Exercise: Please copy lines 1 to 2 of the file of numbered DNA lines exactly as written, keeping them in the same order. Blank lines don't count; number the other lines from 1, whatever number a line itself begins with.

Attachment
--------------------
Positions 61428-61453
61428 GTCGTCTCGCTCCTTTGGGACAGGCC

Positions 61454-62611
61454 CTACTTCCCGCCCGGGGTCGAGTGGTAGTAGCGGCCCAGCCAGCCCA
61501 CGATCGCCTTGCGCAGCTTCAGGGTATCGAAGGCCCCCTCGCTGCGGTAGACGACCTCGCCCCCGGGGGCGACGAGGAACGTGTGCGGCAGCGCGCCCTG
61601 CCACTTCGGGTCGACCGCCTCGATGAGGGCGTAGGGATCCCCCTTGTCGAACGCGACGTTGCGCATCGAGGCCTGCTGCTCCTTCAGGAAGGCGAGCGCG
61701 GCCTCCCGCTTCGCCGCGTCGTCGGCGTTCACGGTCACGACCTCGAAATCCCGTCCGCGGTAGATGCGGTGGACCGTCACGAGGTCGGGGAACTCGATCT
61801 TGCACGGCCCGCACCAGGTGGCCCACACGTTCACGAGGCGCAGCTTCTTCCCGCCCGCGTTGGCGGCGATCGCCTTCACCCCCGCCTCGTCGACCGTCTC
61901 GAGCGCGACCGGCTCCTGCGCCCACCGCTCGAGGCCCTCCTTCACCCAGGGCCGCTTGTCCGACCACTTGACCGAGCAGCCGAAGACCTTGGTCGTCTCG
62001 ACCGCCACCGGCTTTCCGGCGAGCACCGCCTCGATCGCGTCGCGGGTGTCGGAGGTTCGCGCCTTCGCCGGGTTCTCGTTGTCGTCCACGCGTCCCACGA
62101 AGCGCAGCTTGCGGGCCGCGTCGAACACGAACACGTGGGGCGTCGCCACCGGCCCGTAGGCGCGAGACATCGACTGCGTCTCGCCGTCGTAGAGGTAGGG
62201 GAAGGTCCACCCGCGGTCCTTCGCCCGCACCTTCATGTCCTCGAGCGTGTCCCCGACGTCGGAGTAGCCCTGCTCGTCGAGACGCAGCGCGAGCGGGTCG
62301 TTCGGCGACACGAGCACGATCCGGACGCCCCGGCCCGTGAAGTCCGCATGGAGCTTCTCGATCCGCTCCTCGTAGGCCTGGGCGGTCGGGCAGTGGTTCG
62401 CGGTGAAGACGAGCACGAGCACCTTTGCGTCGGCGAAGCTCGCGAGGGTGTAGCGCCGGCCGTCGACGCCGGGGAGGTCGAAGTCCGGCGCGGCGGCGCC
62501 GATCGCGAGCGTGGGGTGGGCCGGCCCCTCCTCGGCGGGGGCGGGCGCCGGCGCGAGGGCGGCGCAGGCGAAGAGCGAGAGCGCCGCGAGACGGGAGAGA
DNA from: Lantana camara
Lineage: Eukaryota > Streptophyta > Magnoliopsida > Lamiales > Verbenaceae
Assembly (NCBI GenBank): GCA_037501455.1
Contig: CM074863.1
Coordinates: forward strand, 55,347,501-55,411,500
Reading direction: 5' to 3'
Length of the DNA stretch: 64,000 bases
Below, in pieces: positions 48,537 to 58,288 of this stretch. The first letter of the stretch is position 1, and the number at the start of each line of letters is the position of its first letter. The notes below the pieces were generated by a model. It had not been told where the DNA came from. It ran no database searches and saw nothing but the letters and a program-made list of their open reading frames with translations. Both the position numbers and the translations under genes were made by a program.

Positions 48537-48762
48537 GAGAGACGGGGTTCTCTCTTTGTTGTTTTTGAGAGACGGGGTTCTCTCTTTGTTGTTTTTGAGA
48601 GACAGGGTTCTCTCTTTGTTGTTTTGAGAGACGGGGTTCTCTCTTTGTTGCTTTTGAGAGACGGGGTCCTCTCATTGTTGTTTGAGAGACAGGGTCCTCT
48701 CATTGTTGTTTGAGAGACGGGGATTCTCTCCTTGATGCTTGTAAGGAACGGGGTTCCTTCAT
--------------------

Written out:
Positions 61428-61453
61428 GTCGTCTCGCTCCTTTGGGACAGGCC